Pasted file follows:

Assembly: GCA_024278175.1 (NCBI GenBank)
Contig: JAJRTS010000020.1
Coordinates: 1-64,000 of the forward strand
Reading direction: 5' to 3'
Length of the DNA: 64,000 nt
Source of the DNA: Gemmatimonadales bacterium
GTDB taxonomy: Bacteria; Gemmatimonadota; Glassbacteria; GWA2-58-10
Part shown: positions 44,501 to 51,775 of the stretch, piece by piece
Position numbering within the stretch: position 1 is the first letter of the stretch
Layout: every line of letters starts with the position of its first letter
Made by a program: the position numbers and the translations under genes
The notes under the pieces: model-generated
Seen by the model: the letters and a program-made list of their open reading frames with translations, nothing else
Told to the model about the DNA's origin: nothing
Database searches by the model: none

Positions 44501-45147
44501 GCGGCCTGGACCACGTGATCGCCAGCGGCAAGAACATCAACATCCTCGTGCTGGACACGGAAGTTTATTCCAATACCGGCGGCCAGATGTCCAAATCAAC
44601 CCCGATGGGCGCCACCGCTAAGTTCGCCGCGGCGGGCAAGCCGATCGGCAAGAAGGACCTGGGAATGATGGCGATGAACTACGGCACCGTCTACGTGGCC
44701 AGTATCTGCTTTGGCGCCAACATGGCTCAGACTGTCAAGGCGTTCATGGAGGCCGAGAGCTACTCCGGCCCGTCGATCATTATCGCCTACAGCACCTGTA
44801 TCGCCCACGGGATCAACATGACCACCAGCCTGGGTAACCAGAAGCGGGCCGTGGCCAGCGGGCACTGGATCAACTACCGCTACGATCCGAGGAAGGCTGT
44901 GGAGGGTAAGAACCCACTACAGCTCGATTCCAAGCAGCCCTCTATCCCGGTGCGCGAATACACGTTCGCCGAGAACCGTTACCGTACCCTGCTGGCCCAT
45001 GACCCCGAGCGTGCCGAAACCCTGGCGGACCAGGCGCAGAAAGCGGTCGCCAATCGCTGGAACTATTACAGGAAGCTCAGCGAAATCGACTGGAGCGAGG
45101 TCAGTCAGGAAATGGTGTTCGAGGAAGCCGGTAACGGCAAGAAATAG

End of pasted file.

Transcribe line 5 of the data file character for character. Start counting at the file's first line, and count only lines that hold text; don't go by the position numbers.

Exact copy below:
Length of the DNA: 64,000 nt